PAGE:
Good classical music isn't about money, but it's still important to understand where money comes from in the the classical music world in order to continue to do what we love - create music. Concert goers like to think their tickets are the sole funding for an orchestra, and in an ideal world that would be true. However, most orchestras get somewhere between 30-50% of their budgets from actual ticket sales. So, next time you're in a concert (even a sold out one), look around and image that at least twice as many people would need to be seeing this performance for it to really balance the books. Recently there were discussions about how Opera is for the Rich, and yet ticket prices for the opera tend to me considerably less than for those of say Lady Gaga or Cold Play. Opera companies, like orchestras, depend in large part on donations and corporate sponsors.  Even commercial/pop artists make more money from their music sales than they do from concert appearances. Lady Ga

Anne Akiko Meyers releases The Bach "Air" Album this February

The world-class violinist speaks about working on the new recording and shares details about other things, including her valuable Strad Molitor By Chris McGovern Scheduled to be released on February 13, 2012 (Just in time for that Valentine's Day gift, music lovers) is Anne's new CD The Bach 'Air' Album , a CD that will feature the Bach Violin Concertos, including the Double Violin Concerto where Anne will be performing both solo parts; one of them on the famous 1697 Strad Molitor that she acquired recently (More about this later), and the 2nd one on her 1730 Strad. Anne continues to perform numerous classics on the concert circuit as well as premiering new works by David Baker, Mason Bates, Jennifer Higdon, Arvo Part, Somei Satoh, and John Corligliano. She's also collaborated with artists as diverse as Ryuichi Sakamoto and Michael Bolton. CM: Anne, the forthcoming Bach CD looks very promising! You recorded both solos on the Concerto for 2 violins, usually th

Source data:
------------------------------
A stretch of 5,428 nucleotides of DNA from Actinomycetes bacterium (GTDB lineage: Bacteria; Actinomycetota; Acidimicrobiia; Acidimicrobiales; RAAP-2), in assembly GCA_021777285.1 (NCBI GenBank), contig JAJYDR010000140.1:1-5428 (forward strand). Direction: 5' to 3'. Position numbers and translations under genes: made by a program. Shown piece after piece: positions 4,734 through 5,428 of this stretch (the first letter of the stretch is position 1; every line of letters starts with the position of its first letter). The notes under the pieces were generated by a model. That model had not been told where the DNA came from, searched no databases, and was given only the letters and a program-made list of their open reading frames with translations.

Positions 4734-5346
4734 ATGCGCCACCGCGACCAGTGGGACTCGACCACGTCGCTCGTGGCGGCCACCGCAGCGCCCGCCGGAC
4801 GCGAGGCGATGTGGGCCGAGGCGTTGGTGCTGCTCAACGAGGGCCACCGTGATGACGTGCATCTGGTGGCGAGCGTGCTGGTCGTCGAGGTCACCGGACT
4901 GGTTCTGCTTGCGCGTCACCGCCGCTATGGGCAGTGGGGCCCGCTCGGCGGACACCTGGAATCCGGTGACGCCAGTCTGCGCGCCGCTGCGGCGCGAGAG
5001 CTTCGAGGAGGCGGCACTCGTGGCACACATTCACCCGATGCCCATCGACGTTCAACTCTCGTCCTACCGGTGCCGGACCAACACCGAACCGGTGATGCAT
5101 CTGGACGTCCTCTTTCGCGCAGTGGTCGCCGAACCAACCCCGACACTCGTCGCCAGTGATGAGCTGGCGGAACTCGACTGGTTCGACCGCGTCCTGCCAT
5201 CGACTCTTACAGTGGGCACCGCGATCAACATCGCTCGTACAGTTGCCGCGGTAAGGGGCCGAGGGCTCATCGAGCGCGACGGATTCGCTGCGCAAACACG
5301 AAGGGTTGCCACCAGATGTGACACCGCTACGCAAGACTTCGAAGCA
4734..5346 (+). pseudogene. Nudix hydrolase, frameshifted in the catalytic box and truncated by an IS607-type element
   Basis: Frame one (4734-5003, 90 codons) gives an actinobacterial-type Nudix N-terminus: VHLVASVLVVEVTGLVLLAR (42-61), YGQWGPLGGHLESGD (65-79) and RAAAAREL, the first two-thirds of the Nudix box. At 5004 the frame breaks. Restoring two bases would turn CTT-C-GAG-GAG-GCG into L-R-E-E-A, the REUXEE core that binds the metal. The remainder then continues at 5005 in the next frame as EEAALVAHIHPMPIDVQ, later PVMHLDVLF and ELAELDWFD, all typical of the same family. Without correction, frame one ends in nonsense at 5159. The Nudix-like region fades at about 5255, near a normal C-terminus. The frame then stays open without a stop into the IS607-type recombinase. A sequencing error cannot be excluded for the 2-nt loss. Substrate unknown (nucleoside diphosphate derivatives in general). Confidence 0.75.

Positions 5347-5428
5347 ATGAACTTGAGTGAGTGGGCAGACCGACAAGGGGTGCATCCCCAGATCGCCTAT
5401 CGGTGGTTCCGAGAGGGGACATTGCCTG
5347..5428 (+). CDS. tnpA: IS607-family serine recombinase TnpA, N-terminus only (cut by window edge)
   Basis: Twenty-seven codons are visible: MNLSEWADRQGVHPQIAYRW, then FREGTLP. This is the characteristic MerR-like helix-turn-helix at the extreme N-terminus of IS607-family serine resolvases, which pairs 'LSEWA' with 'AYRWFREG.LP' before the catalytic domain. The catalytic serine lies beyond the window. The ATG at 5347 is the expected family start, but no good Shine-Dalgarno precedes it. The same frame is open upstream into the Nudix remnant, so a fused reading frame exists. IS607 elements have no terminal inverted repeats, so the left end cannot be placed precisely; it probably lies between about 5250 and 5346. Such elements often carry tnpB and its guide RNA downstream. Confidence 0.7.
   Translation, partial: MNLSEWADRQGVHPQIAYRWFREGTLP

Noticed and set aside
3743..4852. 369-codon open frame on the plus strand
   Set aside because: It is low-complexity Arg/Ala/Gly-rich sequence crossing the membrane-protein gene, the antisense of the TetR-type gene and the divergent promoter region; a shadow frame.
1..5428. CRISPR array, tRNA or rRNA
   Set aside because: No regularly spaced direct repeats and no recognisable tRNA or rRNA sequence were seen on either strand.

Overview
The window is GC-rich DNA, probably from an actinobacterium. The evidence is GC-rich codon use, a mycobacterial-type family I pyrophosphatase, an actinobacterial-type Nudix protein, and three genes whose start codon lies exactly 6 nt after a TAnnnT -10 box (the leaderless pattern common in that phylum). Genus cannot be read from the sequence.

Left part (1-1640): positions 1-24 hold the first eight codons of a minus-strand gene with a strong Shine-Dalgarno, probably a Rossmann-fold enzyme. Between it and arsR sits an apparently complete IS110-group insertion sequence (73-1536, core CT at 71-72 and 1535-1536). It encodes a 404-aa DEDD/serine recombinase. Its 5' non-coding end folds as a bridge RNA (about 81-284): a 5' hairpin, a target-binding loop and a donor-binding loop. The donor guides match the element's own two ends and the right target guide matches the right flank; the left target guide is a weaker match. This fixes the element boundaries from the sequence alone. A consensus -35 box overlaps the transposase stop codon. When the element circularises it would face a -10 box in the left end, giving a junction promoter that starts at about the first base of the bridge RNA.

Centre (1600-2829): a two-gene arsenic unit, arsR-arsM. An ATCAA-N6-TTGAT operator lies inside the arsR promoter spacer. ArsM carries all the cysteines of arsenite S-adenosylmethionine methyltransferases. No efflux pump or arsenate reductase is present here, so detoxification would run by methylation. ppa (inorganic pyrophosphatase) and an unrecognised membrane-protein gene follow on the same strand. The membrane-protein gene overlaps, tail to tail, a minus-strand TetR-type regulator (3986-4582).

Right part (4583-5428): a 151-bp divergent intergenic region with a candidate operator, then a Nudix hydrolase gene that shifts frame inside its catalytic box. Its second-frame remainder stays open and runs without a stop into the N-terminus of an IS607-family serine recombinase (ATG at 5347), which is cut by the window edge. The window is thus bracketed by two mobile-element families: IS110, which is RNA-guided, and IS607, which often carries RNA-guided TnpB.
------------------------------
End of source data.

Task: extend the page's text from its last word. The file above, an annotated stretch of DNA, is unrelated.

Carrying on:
This week's Top Ticket in Denver - The Devil's Fiddler: 10/28